So yeah, I want to be like Cardini of the Interwebs. I want to have such mastery of these applications, it looks beyond natural.

one too many cabanossi

Yesterday, Valentine’s day, was a good day. After I dropped off the twins at pre-school, I wanted to find the German butcher and bakery near our house. We had been going to one European butcher nearby that we loved. In fact, it’s just like I remember growing up in Chicago. Patak Meats in Austell is unbelieveable. If you haven’t been you got to. Now, rumor has it the ex-butcher from Patak went to open his own place, called Weinerz. Our German friends said they prefered it to Patak so I have been wanting to check it out.

So, I found it. I stopped by Bernhard’s, the Germany bakery and picked up a loaf of German Sourdough Rye bread. The loaf weighed about 5lbs. Then I went over to the butcher and picked up some cabanossis, German ham, and a couple of beer brautwursts. I spent less than $10.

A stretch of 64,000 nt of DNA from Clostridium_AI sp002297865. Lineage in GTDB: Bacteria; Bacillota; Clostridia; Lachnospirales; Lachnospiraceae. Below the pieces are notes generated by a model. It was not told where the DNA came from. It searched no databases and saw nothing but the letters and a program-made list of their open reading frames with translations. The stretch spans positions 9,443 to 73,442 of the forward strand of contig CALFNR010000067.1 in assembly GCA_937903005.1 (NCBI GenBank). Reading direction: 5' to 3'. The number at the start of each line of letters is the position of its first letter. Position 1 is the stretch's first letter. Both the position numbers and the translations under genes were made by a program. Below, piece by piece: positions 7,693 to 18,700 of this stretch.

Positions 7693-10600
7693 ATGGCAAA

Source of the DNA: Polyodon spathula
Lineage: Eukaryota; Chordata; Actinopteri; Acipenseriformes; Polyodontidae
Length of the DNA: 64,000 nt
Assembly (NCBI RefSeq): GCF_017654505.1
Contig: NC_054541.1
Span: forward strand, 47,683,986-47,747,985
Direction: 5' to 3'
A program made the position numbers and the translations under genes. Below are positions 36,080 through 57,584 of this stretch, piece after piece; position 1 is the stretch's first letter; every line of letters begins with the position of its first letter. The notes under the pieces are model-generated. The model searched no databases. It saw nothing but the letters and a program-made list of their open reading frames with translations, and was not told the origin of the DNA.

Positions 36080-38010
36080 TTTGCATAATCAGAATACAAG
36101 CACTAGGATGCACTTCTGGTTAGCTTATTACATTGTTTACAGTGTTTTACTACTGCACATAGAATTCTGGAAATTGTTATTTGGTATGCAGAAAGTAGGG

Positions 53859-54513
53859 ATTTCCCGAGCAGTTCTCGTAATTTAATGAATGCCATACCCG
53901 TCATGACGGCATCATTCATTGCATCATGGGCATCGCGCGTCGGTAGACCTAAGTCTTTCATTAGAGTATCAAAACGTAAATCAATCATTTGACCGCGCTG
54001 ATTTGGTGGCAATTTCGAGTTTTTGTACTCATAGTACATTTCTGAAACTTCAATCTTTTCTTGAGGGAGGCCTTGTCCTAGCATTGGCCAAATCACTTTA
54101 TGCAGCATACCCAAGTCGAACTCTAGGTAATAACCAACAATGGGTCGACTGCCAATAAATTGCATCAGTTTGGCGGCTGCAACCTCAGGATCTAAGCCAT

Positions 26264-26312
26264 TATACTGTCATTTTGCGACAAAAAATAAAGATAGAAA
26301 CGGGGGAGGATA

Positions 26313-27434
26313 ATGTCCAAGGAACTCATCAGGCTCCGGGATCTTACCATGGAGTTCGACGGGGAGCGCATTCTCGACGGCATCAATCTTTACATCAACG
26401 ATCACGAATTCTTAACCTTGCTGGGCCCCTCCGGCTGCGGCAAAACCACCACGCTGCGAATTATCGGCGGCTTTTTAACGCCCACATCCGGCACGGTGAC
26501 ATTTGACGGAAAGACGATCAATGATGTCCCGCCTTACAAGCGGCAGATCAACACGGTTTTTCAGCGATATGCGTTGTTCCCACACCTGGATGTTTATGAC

Then to top off the German morning I was having, I went to Aldi’s to pick up some other stuff. I got home, gave my wife her roses, and we both ate cabanossi’s and had a ham sandwich with some mustard; what a great way to start the day.

But I digress. I have been spending most of my time over the last few days becoming something of Drupal expert. I have volunteered to be the webmaster for our son’s school’s website. The website has potential to be a very effective portal. The PTO, teachers, and administration want to be able to post items to the site and have blogs. I looked at Joomla for awhile and finally I happened to see Drupal mentioned somewhere. The more I read about it the more I was convinced this could provide the solution I was looking for.